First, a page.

Common themes

The most common theme of the review was the need for a common understanding of AOD treatment in the context of the AODTS-NMDS, to clarify the purpose, scope and content of the collection and strengthen the governance arrangements through the DoHA and the IGCD. Stakeholders also identified concepts that they would like to see captured in the collection, such as primary caring status, treatment history, mental health status and many other concepts, though there was no consensus on which concepts were most important. The ability to estimate the number of unique individuals was considered important by all stakeholders, however the use of a statistical linkage key was not. Similarly, stakeholders agreed that while capturing more information about clients and agencies would be beneficial for service planning and policy setting, it must be balanced with the administrative burden on agencies and the resources required by states and territories to report these data.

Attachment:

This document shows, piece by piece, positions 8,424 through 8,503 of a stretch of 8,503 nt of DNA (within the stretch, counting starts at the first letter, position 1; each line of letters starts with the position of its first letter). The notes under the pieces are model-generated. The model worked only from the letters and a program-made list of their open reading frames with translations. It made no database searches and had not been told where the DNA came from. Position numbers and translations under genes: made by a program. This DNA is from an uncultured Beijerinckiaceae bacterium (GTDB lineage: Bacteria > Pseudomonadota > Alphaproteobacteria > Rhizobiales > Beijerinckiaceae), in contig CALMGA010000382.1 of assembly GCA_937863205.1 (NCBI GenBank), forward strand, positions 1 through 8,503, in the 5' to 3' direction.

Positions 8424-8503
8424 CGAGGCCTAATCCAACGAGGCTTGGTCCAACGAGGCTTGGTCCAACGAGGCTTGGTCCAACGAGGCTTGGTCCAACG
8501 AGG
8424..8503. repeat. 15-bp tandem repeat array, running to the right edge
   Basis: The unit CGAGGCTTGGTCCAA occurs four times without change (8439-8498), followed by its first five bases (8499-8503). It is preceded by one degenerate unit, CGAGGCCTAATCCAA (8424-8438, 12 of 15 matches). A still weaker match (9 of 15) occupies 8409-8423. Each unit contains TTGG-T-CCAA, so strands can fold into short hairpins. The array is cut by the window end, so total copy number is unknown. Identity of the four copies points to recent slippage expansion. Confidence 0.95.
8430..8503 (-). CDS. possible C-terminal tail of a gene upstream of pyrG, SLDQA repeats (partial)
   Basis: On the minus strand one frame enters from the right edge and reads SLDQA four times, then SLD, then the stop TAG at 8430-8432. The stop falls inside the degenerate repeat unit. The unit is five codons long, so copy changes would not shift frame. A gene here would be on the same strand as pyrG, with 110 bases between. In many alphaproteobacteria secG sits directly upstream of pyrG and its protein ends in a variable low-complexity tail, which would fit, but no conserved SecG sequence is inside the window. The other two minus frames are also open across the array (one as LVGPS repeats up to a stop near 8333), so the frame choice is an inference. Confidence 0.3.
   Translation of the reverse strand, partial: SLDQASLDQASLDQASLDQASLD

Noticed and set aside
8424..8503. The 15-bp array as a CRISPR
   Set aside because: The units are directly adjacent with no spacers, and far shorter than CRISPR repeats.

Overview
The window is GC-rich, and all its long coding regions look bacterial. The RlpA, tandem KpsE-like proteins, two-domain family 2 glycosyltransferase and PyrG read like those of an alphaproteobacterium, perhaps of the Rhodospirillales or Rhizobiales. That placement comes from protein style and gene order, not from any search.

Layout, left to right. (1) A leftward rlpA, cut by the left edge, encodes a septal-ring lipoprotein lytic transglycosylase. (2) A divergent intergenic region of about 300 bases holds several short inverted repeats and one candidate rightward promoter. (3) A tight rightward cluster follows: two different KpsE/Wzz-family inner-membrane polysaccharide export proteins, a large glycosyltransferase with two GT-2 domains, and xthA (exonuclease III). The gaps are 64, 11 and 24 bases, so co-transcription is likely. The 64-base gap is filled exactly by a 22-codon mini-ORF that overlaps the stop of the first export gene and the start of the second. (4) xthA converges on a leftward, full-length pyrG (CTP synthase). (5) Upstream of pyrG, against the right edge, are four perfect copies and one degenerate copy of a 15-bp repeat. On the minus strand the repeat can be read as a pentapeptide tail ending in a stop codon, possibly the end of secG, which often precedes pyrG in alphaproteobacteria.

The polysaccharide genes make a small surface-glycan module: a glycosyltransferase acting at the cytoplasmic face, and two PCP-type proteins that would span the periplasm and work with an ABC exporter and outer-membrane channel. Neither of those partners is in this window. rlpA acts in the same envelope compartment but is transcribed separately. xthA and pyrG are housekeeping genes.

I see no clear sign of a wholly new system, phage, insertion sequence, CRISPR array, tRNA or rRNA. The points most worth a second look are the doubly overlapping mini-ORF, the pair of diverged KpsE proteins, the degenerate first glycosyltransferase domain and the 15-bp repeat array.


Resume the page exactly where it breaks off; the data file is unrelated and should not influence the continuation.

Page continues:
Governance and strategic direction

This review supports the roles of the DoHA and the IGCD to provide strategic direction and guidance for the development of the AODTS-NMDS, including negotiating the relationships between relevant stakeholders. As the AODTS-NMDS was originally designed to assist with the evaluation, monitoring and reporting of the National Drug Strategy (NDS), it is appropriate for the collection to be governed by the same bodies that implement the strategy. As the IGCD has representation from all states and territories, it is also an appropriate body

to discuss and negotiate issues that may arise within jurisdictions that impact on the collection, including the role of treatment agencies, sector peak bodies and research centres and to manage these relationships.